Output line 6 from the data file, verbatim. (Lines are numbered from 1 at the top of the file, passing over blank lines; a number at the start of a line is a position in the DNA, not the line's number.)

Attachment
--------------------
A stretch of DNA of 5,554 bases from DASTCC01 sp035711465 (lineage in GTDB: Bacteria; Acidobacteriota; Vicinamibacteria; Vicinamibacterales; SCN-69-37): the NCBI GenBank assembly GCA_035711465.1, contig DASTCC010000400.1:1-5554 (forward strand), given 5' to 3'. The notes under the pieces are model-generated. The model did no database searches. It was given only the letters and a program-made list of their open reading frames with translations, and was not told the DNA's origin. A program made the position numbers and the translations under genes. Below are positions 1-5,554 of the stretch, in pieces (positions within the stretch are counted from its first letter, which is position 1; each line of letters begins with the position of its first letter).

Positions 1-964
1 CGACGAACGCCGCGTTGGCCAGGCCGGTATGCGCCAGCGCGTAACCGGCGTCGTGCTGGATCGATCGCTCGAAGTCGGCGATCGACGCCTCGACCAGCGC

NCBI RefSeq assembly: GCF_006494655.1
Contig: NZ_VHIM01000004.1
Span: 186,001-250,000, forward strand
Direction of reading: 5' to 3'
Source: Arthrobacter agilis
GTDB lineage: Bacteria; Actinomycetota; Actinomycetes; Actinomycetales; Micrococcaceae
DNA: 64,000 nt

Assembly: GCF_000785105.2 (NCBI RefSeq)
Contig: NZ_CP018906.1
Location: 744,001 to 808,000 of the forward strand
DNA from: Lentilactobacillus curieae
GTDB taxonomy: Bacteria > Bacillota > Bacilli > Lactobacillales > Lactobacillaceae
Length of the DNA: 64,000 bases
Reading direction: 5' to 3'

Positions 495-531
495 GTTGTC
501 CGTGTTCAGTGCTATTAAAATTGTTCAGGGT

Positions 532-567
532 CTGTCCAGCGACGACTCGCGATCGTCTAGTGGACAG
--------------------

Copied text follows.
Span: 186,001-250,000, forward strand